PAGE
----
First in a new series in which we visit the capital’s many regular meetups, gatherings and intellectual events.
What do you get when you combine a vivacious musician, vocal coach and star of ‘The Voice’, an award-winning screenwriter, and a techno-gifted bike fanatic? Apparently, a rethinking of a Parisian aristocratic craze that hit its peak in the Enlightenment period.
Salon London is a monthly meeting of the creative, intellectual and the just plain curious. It’s led by an army of devotees looking for an evening of inspiration and banter on a weekday night.
The venue varies, but always has a laid-back coffee-shop-cum-wine bar vibe: a low-lit, glass-clinking gathering. The audience ranges from curious 20-something hipsters to psychiatrists in their fifties; moustachioed young gents sit amongst housewives looking for a change of pace. Merging in a civilised manger that’s not entirely un-francais, intergenerational strangers converge and create a cool hum of anticipation as they get the drinks and nibbles in, and cast around the themed setting.
Lavishly greeted like an old partner-in-crime by hostesses Juliet Russell and Helen Bagnall, stepping in feels a bit like entering a particularly glamorous friend’s living room.
“Come curious, leave inspired“ is the event’s audacious tagline. Its organisers aim to deliver no less than an experience that stays with its participants for days afterwards.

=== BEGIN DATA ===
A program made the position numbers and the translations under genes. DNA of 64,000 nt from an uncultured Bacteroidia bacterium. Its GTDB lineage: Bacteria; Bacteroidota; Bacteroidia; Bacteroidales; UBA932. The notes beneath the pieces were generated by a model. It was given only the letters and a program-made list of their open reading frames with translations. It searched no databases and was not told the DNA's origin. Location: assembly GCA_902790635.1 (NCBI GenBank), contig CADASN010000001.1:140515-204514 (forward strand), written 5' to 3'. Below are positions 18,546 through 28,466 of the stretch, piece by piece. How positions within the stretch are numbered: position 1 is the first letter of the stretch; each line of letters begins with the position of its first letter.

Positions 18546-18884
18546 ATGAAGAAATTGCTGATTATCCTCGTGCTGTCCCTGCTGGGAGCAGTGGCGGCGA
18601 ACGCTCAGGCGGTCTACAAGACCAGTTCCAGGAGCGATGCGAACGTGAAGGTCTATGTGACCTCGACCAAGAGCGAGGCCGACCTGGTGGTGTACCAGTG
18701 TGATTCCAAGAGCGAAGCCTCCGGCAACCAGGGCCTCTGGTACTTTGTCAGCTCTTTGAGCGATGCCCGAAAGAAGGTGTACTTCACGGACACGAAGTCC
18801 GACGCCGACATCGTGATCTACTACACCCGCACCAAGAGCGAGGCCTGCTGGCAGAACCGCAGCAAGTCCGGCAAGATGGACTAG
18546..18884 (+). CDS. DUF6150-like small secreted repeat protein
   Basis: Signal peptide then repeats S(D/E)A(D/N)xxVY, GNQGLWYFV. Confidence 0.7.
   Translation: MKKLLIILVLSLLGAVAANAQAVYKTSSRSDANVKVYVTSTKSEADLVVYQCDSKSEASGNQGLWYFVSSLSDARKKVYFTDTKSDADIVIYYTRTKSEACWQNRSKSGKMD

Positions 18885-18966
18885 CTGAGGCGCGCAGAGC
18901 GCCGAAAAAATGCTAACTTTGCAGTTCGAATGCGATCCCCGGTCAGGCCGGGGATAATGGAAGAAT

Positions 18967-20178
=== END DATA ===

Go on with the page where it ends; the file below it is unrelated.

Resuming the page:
It’s actually a pretty rip-roaring evening. You might be asked to question your life’s philosophies, or you might be taught to beat-box. You might end up singing rockeoke or accidentally thrust into a life-drawing session despite not having picked up a pencil in decades.
Purveyors of science, art, philosophy and illusion all strain the little black books of Salon’s organisers and their friends all seem to be willing attendees. “It’s a hobby. But a really, ridiculously fun one,” gushes hostess Juliet as an acclaimed philosopher takes to the stage to explain why logic could be a flawed system.
Pitched to please everyone and packing so much in, there’s never quite enough time for all questions to be answered, and not everyone gets to delve as deep as they’d like. But the frenetic pace and the sheer variety of the evening create an experience that enlivens the work-weary rather than drains.
At best, you’ll walk out of Salon London with three new hobbies. At worst, you’ll have a couple of new ideas that stick with you and, in a small way at least, change the way you look at the world. Next time you’re in the pub you’ll have something more interesting to say. And that’s got to be worth heading out for.
The next Salon — a special seasonal one-off devoted to voice coaching — takes place on 8 December at Theatre Delicatessan in Marylebone. The crew will be back in the new year with shows in the usual format.
By Helen Burnill
If you’d like to suggest future meetups or gatherings we could visit for this series, please email firstname.lastname@example.org